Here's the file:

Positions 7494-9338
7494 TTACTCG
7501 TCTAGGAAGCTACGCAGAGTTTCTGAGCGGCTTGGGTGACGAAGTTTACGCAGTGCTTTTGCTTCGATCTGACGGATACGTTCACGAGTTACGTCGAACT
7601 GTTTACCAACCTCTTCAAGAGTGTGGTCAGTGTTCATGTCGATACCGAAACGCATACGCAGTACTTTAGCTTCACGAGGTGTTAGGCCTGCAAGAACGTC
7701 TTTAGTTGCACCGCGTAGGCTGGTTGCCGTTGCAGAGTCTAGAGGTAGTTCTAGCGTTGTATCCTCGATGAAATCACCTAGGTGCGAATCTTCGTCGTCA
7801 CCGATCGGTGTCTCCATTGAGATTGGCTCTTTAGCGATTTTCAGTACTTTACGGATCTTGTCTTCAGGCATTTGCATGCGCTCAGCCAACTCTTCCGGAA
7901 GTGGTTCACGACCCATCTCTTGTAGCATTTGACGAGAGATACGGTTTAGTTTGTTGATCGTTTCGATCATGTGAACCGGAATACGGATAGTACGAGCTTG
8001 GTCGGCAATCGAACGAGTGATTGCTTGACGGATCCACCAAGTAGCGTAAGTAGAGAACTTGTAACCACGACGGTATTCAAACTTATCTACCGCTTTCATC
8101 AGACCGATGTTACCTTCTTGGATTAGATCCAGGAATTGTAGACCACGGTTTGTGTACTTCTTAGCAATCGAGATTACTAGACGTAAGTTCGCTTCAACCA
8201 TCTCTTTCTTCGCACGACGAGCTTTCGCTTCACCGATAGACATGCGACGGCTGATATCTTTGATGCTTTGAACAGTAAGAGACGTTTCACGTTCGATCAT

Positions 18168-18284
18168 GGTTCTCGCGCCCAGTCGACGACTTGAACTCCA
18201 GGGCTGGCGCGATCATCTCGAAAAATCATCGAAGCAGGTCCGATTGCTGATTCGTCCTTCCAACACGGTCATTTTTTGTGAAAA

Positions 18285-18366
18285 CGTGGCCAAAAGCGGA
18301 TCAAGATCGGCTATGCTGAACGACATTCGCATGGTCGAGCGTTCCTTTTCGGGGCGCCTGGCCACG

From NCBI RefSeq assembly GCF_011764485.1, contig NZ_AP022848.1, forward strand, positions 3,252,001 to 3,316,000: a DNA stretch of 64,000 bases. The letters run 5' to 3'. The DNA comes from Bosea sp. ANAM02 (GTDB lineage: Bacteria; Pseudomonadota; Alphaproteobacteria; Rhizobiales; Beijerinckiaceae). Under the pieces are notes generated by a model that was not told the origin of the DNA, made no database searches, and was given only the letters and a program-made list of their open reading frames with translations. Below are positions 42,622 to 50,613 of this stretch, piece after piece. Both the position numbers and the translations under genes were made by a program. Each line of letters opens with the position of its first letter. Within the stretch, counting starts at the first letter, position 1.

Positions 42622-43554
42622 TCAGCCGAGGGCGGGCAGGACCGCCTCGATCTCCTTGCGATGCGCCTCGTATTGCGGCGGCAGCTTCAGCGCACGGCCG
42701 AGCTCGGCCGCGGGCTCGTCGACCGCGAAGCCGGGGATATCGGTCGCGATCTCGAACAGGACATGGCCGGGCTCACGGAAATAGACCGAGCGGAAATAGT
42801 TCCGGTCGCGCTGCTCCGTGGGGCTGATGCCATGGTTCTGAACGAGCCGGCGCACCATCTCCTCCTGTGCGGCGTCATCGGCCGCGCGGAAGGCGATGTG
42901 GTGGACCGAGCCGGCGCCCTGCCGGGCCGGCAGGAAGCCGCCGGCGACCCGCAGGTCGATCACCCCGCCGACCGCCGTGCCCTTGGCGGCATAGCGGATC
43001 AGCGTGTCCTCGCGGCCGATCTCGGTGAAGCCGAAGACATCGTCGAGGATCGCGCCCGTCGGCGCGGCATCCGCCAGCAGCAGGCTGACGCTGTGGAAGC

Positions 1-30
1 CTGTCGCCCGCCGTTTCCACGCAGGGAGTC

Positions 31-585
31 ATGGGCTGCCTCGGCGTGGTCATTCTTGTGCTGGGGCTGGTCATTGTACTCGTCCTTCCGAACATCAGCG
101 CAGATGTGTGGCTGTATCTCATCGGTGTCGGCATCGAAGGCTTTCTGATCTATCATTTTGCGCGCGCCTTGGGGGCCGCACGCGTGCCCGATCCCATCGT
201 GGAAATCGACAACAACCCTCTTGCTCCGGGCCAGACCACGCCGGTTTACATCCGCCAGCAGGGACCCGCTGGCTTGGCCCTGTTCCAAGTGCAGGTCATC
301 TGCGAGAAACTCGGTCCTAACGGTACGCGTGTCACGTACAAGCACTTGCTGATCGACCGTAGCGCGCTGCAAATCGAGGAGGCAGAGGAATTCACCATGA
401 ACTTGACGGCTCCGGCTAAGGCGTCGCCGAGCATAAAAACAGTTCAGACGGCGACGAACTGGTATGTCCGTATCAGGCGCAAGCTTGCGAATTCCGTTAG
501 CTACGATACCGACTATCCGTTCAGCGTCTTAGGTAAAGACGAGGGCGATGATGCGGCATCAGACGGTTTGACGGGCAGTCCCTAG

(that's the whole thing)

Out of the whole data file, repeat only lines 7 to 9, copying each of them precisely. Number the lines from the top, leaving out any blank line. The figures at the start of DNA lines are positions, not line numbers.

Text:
7901 GTGGTTCACGACCCATCTCTTGTAGCATTTGACGAGAGATACGGTTTAGTTTGTTGATCGTTTCGATCATGTGAACCGGAATACGGATAGTACGAGCTTG
8001 GTCGGCAATCGAACGAGTGATTGCTTGACGGATCCACCAAGTAGCGTAAGTAGAGAACTTGTAACCACGACGGTATTCAAACTTATCTACCGCTTTCATC
8101 AGACCGATGTTACCTTCTTGGATTAGATCCAGGAATTGTAGACCACGGTTTGTGTACTTCTTAGCAATCGAGATTACTAGACGTAAGTTCGCTTCAACCA